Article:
To help members understand the latest automotive technology so they can purchase vehicles that best suit their needs, the Automobile Club of Southern California's Automotive Research Center (ARC) began testing and reviewing vehicles over a decade ago
For the 2022 edition, we include testing and ranking cars and light trucks with the latest technology, including having at least one advanced driver-assistance system (ADAS) feature. In addition to vehicle evaluation, the guide covers a number of pertinent automotive topics in detail—for example, the latest advanced safety features, how to properly maintain your vehicle, and new vehicles coming to market in the next few years.
The huge number of current models, vehicle types, powertrains, and standard and optional features available can make purchasing a new vehicle seem overwhelming. But with a little planning, it all falls into place. In this chapter, the AAA Car Guide lists the kinds of things you need to consider to determine what type of vehicle is best for you.
Your vehicle not only requires a financial investment, but an investment of your time and attention to ensure it continues to operate at its best. Proper and timely maintenance can help prevent breakdowns and costly upkeep down the line. This chapter helps you understand what it really costs to own, maintain and drive a car.
In an ever-evolving car market, manufacturers are tasked with creating safer vehicles to reduce deaths and injuries on the road. From standardizing advanced safety features, to introducing new and innovative technologies, we cover the latest information and options found in dealerships near you.
Automakers face an endless series of challenges as they attempt to meet the changing demands of customers and comply with government emissions and safety regulations. Also, significant changes are occurring in the industry like vehicle electrification. This chapter provides you with snapshots of the latest vehicles coming to market during the next several years.
Chapter 5: How AAA Chooses, Tests, and Ranks Vehicles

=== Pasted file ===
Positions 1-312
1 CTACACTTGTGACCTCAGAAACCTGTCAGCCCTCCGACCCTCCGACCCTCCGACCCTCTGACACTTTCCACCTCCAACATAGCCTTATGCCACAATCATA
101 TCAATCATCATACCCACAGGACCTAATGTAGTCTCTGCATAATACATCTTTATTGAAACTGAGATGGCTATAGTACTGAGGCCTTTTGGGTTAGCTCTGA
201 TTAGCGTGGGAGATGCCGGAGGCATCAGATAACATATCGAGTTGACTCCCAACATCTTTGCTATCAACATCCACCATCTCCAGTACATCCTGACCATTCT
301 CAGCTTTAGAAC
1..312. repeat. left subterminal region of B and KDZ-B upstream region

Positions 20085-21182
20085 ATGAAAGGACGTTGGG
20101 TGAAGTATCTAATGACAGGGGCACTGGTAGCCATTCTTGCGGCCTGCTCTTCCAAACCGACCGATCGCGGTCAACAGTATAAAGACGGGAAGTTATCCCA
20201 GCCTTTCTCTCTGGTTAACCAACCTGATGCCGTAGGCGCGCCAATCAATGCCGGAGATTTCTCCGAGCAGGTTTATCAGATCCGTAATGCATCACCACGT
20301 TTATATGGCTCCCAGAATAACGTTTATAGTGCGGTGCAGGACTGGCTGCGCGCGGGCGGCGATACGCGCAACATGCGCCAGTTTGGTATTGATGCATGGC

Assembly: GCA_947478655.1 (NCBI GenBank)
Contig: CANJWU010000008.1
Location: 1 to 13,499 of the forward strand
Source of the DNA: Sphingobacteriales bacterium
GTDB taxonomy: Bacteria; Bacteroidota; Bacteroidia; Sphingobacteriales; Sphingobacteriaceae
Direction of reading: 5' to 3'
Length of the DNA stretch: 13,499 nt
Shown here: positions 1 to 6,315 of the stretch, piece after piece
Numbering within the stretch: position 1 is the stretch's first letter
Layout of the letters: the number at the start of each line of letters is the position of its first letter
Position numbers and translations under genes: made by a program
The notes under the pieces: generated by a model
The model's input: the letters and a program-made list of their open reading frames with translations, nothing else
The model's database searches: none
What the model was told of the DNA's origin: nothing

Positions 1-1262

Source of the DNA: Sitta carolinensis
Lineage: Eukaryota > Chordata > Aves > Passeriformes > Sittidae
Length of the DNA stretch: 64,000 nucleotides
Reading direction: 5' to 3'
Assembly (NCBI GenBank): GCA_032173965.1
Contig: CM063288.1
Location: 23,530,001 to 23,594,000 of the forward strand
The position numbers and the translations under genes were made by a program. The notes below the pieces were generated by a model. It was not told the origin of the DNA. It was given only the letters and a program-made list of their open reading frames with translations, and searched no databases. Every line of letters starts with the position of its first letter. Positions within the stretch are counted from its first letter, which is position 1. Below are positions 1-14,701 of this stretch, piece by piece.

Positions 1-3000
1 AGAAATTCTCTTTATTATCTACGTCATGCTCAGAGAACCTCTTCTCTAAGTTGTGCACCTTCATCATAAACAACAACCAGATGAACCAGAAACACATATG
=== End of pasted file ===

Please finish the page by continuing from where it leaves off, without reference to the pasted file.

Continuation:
To help AAA members make sense of the changing automotive scene, the Auto Club of Southern California's Automotive Research Center (ARC) evaluates and ranks passenger cars and light trucks. The vehicles the ARC selects for testing are reviewed according to the following a dozen different criteria to determine which ones perform best.
The Mustang Mach-E isn’t just a car, it’s a phenomenon:
America’s oldest car company has put the moniker of the original
pony car—introduced in 1964—on a dedicated electric crossover.
The Mach-E is a great-looking car—unmistakably a Mustang,
but new from the ground up. Our Premium AWD test vehicle had
2 motors (346 hp) and the larger 88-kWh battery, which provides
plenty of power and range (an EPA-estimated 270 miles). It’s
powerful, quick, and fun to drive. The roomy cabin is quiet; Ford’s
full suite of advanced safety features, Co-Pilot360, is standard.
Still, Ford has a few wrinkles to iron out. The ride is fine on
smooth pavement but can be jarring on uneven or potholed
streets. The braking and acceleration could be smoother at low
speeds and in stop-and-go traffic. The tablet on the center console
is huge (nearly 16 inches), but some menus are unintuitive and
require multiple steps for simple tasks. Finally, the plain interior
styling, absent any Mustang cues, doesn’t match the flair of the
Mach-E’s sheet metal.
Mercedes-Benz’s handsome S-Class sedan, redesigned
for 2021, has a lot to offer—as should any car whose price tag easily
For one thing, this full-size flagship sedan is as pleasurable
to drive or ride in as any car on the road. The 4.0-liter twinturbocharged
V8 (496 hp) and integrated electric motor, which
can power all 4 wheels depending on driving conditions, proved
both responsive and refined. The standard adaptive air suspension
makes for a remarkably smooth ride. Our test car’s optional rearwheel